mortgages and non-judicial foreclosures do not include explicit  
          language regarding the status of the debts following  
          foreclosure, unlike the more recently enacted statute  
          prohibiting anti-deficiency judgments in short sales.  Because  
          of the lack of express language extinguishing the "debt owed,"  
          CRL reports that "some creditors and debt collectors continue to  
          contact and even harass borrowers after foreclosure in order to  
          attempt to collect the debt, maintaining that the  
          anti-deficiency statutes leave the debt due and subject to  
          collection efforts even [if] collectors cannot pursue the debt  
          through the courts."  CRL believes that borrowers "are not  
          likely to understand the nuanced legal distinction between debts  
          that are or are not subject to deficiency judgments, and may be  
          convinced by collectors to make payments even though the debts  
          cannot be legally enforced." 

          In addition, supporters claim that creditors and debt collectors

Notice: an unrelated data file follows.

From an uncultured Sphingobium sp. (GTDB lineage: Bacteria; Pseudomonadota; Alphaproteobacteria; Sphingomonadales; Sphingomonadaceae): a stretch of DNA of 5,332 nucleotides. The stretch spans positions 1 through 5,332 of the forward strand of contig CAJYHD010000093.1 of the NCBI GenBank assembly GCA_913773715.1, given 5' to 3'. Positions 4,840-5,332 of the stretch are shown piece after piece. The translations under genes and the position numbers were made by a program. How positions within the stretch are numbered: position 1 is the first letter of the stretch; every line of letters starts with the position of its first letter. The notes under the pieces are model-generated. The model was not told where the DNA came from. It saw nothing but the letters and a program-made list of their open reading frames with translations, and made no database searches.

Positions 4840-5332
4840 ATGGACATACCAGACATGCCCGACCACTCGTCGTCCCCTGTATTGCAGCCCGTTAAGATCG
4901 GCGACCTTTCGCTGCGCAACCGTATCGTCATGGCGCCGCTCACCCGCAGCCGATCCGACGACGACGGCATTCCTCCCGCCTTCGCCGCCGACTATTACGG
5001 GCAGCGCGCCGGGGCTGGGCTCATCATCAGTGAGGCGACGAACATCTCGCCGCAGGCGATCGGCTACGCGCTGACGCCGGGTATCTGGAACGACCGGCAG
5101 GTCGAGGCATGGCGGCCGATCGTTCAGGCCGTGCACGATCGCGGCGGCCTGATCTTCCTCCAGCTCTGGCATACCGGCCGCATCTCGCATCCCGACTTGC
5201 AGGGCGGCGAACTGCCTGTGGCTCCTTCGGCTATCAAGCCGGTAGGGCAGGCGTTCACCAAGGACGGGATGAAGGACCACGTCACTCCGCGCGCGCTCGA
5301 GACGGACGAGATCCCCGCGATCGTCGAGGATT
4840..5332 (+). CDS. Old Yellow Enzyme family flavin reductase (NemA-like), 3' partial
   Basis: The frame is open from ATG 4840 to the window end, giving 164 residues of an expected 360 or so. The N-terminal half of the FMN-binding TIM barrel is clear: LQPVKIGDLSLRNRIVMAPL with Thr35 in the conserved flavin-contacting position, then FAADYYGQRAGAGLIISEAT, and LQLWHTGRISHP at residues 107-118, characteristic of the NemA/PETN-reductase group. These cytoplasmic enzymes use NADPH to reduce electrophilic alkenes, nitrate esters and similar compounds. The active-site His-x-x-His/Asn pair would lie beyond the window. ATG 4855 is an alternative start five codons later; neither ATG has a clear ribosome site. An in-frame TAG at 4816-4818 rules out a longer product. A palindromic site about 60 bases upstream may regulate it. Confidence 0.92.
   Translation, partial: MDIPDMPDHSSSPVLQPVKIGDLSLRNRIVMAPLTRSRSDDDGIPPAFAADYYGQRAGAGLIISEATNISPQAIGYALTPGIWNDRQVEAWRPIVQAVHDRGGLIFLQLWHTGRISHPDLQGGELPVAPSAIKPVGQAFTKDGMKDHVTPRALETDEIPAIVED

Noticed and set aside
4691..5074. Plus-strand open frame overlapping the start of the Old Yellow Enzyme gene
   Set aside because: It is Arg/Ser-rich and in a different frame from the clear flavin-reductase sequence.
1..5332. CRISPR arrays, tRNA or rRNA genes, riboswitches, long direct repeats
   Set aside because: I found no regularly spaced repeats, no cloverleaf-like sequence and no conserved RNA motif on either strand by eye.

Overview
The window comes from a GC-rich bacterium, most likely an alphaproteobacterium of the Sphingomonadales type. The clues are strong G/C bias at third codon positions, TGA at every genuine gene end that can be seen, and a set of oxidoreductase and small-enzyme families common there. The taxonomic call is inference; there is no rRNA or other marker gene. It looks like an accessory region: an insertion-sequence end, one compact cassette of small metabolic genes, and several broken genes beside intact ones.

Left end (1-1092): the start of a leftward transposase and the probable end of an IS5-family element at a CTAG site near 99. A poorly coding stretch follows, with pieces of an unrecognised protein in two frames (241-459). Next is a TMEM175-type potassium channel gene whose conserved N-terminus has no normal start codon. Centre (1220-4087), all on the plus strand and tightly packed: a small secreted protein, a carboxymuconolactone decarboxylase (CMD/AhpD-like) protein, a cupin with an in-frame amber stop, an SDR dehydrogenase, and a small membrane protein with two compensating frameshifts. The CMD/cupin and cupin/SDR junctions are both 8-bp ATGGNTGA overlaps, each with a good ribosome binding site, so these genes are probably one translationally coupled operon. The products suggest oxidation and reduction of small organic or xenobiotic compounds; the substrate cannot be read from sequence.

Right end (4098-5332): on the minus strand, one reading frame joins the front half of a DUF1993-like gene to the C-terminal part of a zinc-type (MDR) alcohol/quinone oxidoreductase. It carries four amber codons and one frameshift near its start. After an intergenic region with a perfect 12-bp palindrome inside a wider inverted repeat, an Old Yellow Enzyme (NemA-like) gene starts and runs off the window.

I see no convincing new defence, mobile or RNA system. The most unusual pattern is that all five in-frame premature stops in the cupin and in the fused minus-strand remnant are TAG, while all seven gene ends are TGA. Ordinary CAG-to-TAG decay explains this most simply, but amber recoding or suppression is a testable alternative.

"continue to report the debts as delinquent on borrowers' credit  
          reports, making it more difficult for borrowers to rebuild their  
          credit after a foreclosure.  Borrowers need certainty after  
          foreclosure to move forward in their economic lives."  

          Finally, supporters argue that SB 426 will bring consistency to  
          the anti-deficiency statutes by amending Civil Code Sections  
          580b (purchase money mortgages) and 580d (non-judicial  
          foreclosures) so that they are consistent with Section 580e  
          (short sales).  The purpose of all three statutes, after all, is  
          the same: to provide that where a deficiency judgment cannot be  
          rendered, the debt is no longer owed and cannot be collected. 

           REGISTERED SUPPORT / OPPOSITION  :

           Support 








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          California Reinvestment Coalition (co-sponsor)
          Housing and Economic Rights Advocates (co-sponsor) 
          Center for Responsible Lending
           
            Opposition 
           
          None on file 

           Analysis Prepared by  :   Thomas Clark / JUD. / (916) 319-2334